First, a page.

The annual show for consumer and business electronics in Hannover offered quite some surprises in this year’s edition: the fairground of business activities seemed to be smaller than in previous years, whereas the show’s business fields of digital economies seem to expand every year into more everyday application areas. There was no Microsoft hall to be found on the fairground this year, but there were many Hololens applications to be shown around at numerous booths. Mobile VR headsets had been mostly replaced by Oculus CV1 and Vive installations, now becoming a sort of standard equipment for many booths along with flat screens and beamers. And there was a whole area specially dedicated to VR and AR activities in Hall 17, bringing together start-ups and hardware manufacturers, content agencies and gaming platforms, service suppliers and Meetup-enthusiasts. This year’s CeBIT was transforming into a testbed for headset comparisons and provided benchmarks of immersion into the emerging business field of the VR renaissance.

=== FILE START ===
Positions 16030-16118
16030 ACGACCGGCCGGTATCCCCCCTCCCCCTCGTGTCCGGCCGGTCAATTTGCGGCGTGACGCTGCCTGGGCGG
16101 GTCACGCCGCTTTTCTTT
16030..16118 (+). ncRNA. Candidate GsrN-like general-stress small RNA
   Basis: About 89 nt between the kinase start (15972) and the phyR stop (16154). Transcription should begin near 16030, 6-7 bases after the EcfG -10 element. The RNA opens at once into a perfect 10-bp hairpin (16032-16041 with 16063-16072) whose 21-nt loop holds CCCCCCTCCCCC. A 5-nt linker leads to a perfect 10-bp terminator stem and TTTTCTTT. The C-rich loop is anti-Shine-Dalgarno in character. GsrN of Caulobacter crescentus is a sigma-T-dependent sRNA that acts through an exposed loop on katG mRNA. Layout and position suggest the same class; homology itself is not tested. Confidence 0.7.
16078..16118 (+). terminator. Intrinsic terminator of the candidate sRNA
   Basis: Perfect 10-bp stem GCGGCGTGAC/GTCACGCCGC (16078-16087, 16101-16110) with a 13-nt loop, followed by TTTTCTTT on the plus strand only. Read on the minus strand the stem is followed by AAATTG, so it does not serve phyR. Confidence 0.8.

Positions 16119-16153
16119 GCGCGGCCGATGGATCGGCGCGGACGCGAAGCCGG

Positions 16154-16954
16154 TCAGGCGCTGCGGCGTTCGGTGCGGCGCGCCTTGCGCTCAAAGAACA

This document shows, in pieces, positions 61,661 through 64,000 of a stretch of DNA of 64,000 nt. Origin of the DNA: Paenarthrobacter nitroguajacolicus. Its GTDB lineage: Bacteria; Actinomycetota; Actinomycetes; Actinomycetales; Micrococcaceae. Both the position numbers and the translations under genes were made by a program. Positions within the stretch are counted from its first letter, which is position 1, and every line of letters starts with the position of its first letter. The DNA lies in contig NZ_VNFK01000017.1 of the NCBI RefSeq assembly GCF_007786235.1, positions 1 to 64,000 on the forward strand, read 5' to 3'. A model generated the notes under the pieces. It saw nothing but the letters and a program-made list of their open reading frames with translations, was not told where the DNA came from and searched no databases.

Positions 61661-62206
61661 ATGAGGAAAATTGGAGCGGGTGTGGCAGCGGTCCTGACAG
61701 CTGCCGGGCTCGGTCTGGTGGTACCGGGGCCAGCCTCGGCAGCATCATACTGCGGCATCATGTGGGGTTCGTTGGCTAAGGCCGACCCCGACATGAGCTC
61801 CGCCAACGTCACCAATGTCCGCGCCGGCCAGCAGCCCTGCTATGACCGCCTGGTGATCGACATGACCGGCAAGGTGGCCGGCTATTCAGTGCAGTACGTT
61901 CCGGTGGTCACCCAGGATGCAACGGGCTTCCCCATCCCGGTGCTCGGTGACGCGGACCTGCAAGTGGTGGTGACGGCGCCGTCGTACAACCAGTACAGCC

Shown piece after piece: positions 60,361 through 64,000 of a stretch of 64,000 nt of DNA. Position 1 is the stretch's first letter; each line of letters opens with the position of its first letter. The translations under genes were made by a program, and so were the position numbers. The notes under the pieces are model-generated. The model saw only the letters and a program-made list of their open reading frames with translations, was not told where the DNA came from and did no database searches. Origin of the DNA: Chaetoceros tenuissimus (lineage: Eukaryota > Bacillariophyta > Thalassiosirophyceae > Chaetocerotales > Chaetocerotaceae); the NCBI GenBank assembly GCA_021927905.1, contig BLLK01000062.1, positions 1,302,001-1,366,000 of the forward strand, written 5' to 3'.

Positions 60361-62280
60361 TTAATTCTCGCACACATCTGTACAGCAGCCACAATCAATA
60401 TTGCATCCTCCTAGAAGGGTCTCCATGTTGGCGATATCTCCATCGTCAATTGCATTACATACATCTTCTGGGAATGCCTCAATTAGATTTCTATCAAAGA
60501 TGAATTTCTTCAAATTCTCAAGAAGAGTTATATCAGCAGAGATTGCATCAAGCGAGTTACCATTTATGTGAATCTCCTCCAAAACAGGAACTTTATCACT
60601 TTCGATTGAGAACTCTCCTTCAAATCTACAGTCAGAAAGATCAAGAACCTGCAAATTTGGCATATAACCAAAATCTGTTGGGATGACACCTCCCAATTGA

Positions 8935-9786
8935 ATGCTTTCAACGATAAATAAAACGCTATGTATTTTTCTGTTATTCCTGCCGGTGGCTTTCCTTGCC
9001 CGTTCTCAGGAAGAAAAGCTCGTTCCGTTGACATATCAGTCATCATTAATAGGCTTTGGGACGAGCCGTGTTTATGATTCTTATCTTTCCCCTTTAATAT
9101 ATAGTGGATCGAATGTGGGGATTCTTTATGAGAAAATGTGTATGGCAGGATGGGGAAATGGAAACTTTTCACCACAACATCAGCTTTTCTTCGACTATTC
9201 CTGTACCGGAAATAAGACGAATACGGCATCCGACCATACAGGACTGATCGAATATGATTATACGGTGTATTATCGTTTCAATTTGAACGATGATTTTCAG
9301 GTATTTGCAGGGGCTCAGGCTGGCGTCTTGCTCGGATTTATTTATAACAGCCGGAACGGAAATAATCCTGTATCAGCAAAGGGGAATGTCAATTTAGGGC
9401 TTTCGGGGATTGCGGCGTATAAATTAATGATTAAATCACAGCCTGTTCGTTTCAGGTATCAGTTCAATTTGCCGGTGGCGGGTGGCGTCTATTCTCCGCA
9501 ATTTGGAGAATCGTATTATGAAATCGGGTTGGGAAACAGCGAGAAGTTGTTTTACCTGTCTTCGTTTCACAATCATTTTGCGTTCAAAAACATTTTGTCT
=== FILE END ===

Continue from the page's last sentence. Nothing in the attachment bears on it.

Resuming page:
Collateral Damage in Heaven 17
Starting with the special VR area in Hall 17, the first thing you noticed was the rather broad thematic scope of presentations bringing together almost everything on this planet coming even close to the topic of VR: hardware manufacturers for headsets and peripherals lined up with the ad and video agencies for 360° services, drone equipment with headset remote controls, a complete VR cinema installation, VR hackathon prototypes, industrial simulation services, several gaming prototypes and a strictly organized arcade VR e-sport competition.